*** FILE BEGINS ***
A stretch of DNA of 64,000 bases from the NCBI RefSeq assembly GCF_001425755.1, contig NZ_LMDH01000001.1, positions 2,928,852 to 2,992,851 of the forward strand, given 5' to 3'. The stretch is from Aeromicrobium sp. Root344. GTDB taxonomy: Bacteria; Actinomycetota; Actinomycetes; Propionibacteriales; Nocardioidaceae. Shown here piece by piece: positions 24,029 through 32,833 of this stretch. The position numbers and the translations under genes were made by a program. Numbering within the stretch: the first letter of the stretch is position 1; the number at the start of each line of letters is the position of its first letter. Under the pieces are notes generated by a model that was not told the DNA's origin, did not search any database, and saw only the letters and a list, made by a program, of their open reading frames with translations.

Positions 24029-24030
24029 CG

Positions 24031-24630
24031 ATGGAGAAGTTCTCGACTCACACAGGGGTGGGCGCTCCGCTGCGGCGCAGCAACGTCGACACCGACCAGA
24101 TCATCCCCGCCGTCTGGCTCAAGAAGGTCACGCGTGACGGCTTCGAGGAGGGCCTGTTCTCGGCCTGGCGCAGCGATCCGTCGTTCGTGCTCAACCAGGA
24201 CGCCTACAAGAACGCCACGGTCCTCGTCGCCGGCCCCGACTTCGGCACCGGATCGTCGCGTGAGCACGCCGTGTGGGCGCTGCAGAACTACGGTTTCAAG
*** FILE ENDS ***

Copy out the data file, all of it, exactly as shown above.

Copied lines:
A stretch of DNA of 64,000 bases from the NCBI RefSeq assembly GCF_001425755.1, contig NZ_LMDH01000001.1, positions 2,928,852 to 2,992,851 of the forward strand, given 5' to 3'. The stretch is from Aeromicrobium sp. Root344. GTDB taxonomy: Bacteria; Actinomycetota; Actinomycetes; Propionibacteriales; Nocardioidaceae. Shown here piece by piece: positions 24,029 through 32,833 of this stretch. The position numbers and the translations under genes were made by a program. Numbering within the stretch: the first letter of the stretch is position 1; the number at the start of each line of letters is the position of its first letter. Under the pieces are notes generated by a model that was not told the DNA's origin, did not search any database, and saw only the letters and a list, made by a program, of their open reading frames with translations.

Positions 24029-24030
24029 CG

Positions 24031-24630
24031 ATGGAGAAGTTCTCGACTCACACAGGGGTGGGCGCTCCGCTGCGGCGCAGCAACGTCGACACCGACCAGA
24101 TCATCCCCGCCGTCTGGCTCAAGAAGGTCACGCGTGACGGCTTCGAGGAGGGCCTGTTCTCGGCCTGGCGCAGCGATCCGTCGTTCGTGCTCAACCAGGA
24201 CGCCTACAAGAACGCCACGGTCCTCGTCGCCGGCCCCGACTTCGGCACCGGATCGTCGCGTGAGCACGCCGTGTGGGCGCTGCAGAACTACGGTTTCAAG